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The desk chair and the rear: A dormitory war

Dorm room chair
Photo Credit: Ivy Truong / The Daily Princetonian

I am sitting at my desk in my dorm, attempting to work on yet another lab assignment, when it begins again — a war, which ensues almost daily, between my posterior and my desk chair. 

It is a known fact to anyone who has attempted to get work done while sitting in one that the dorm desk chairs do not do a good job at the one thing that is expected from a desk chair: being a comfortable place to sit, which would allow the user to get their work done. 


First commences the squirming from left to right, combined with the shifting and twisting of legs that inevitably occurs because you are basically wedged between the desk and the chair itself. 

Then comes the fidgeting, the alternating between leaning back and forward until finally a pain begins to creep its way up your spinal cord to your neck from the awkward strain you’re putting on your body.

Eventually, you think better of attempting to feign productivity by sitting at the desk. You either leave to find a more suitable place to study or just give up altogether and climb into bed, laptop in hand, to continue working on the assignment you had initially set out to complete. 

The lack of a comfortable place for your rear end is only one of the pitfalls of the dorm chair — practically all of us can recount horror stories of near-death experiences from almost toppling over while trying to get work done. 

OK — maybe “near-death” is an exaggeration, but I think we can all agree that there is that moment when your life flashes before your eyes as you tip backwards, a feeling that our particular desk chairs seem to specialize in.   

The sheer number of ways that one can be brought down by the enemy, the chairs, is ghastly — either they proceed to attack head on, by going for the rear and the back and simply giving pain to its user, or they go for a more stealthy attack, waiting patiently for their target to get distracted by the task at hand before leaning slightly back, eventually resulting in the user being thrown across the floor.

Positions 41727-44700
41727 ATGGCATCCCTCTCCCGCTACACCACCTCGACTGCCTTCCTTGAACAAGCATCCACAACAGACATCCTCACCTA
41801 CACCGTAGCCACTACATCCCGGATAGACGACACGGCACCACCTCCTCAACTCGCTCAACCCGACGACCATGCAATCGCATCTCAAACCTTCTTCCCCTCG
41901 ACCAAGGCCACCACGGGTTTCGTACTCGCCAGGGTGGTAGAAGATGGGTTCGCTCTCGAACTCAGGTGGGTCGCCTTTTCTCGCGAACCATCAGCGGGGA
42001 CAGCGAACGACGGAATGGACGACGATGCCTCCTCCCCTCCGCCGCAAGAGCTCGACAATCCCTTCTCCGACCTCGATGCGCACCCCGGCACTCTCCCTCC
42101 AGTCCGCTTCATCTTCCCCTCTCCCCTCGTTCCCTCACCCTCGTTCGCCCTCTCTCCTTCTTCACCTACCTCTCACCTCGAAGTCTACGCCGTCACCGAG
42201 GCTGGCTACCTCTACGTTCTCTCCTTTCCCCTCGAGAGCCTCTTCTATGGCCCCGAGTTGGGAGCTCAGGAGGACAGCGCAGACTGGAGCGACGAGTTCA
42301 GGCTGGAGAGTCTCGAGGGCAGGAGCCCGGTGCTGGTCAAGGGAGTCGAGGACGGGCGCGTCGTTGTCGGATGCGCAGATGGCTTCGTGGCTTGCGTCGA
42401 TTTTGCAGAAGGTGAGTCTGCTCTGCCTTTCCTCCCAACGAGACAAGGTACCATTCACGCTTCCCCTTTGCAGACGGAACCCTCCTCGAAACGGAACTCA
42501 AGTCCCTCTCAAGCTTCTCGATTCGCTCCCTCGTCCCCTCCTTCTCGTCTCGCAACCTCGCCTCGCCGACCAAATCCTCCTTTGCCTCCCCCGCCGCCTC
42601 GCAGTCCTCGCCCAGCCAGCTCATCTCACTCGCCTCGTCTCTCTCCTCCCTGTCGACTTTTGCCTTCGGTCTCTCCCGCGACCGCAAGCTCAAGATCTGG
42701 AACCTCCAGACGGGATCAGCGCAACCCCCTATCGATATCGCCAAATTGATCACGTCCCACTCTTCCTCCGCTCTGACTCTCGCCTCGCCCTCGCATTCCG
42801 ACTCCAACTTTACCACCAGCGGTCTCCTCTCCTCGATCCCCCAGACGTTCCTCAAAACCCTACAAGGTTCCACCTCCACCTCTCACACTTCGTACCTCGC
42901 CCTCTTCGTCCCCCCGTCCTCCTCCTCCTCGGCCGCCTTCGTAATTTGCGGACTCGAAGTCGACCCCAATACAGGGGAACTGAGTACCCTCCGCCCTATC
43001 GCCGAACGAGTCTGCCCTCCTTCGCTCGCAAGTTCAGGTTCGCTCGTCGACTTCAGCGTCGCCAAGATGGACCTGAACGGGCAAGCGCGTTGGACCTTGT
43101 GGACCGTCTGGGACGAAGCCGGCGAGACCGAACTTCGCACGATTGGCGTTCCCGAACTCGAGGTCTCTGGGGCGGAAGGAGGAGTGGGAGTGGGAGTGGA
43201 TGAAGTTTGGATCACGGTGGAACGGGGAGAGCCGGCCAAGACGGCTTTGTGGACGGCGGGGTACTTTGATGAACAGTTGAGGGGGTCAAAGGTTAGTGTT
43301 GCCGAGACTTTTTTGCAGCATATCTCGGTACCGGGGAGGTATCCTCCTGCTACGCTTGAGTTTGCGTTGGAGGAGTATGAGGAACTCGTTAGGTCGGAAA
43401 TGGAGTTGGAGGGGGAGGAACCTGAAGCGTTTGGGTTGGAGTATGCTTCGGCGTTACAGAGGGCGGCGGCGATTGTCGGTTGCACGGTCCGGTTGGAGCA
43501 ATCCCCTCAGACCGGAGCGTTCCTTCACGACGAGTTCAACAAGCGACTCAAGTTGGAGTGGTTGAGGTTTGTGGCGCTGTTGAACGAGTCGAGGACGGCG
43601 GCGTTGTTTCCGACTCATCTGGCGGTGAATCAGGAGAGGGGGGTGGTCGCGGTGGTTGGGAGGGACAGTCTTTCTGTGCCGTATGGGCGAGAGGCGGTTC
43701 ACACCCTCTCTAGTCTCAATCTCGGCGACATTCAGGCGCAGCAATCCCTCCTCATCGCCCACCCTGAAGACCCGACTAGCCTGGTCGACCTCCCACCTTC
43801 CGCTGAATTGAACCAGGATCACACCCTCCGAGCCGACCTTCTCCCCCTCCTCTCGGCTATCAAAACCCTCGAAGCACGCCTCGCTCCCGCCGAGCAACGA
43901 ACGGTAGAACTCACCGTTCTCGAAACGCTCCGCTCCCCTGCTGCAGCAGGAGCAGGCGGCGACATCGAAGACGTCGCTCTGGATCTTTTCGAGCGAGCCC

Or, if you happen to be clumsy, like me, you have probably received a blow to the toe on more than one occasion, brought on by how awkwardly the chairs fit into their designated spots in the desks. 

Jokes aside, the chairs apparently can be quite dangerous — the other day, I overheard a tour guide using an anecdote to describe the joys of residential life and the convenient usefulness of McCosh to her gaggle of tourists. She animatedly told the tale of how she had a friend who received a concussion, caused by a stealth maneuver that threw her back onto the floor. 

An interesting way to advertise McCosh, sure, but even bigger proof of one of the biggest struggles between student and dorm, and the nefarious source of it all: the chair. 

Many of us can probably vouch for the fact that this war between our posteriors and desk chairs on campus is quite real. It often results in many avoiding the chairs, either due to the simple discomfort that comes from sitting on them or from fear of potentially breaking our behinds from accidents. 

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How do we fight back in this war? Well, being that it’s against an inanimate object (supposedly, though it does sometimes seem like they’re out to get us), there is very little that can be done. 

Perhaps an effort to find what way of sitting is most favorable for your particular hindquarters would help, or investing in some comfier alternatives to deck out your dorm. 

Ideally, entirely new chairs would be the best solution to the problem — what better way to fight against the enemy than to eliminate it entirely? 

The allied chair would definitely have some comfy cushioning, to support the rear whilst studying. It would fit perfectly in the allocated space for our desk chairs. It could maybe even swivel, an element that would likely keep us engaged for a longer period of time, because, frankly speaking, it’s more fun to sit in a chair that spins while you’re sitting in it. 

Most importantly, the allied chair would have a very important component, that should be present in every chair: balance

The University has considered changing up the dorm furniture, which could potentially lead to new chairs. Bringing allied chairs to University dorms would bring on a slew of benefits. Student productivity would likely increase, our desks would become more like actual study spots as opposed to places for storing random papers that take up space, and most of all, the accidents and injuries sustained to our behinds would decrease a great amount.  

But in the meantime, the war between rear end and chair will continue on in our efforts to frantically finish our assignments from the “comfort” of our rooms. 

Perhaps it’s yet another rite of passage for Princetonians. You haven’t truly experienced residential life if you haven’t awakened with an ache in your bottom and back, brought on from your toils the night before to finish an assignment or study for an exam and the ensuing battle between your rump and the enemy, your desk chair.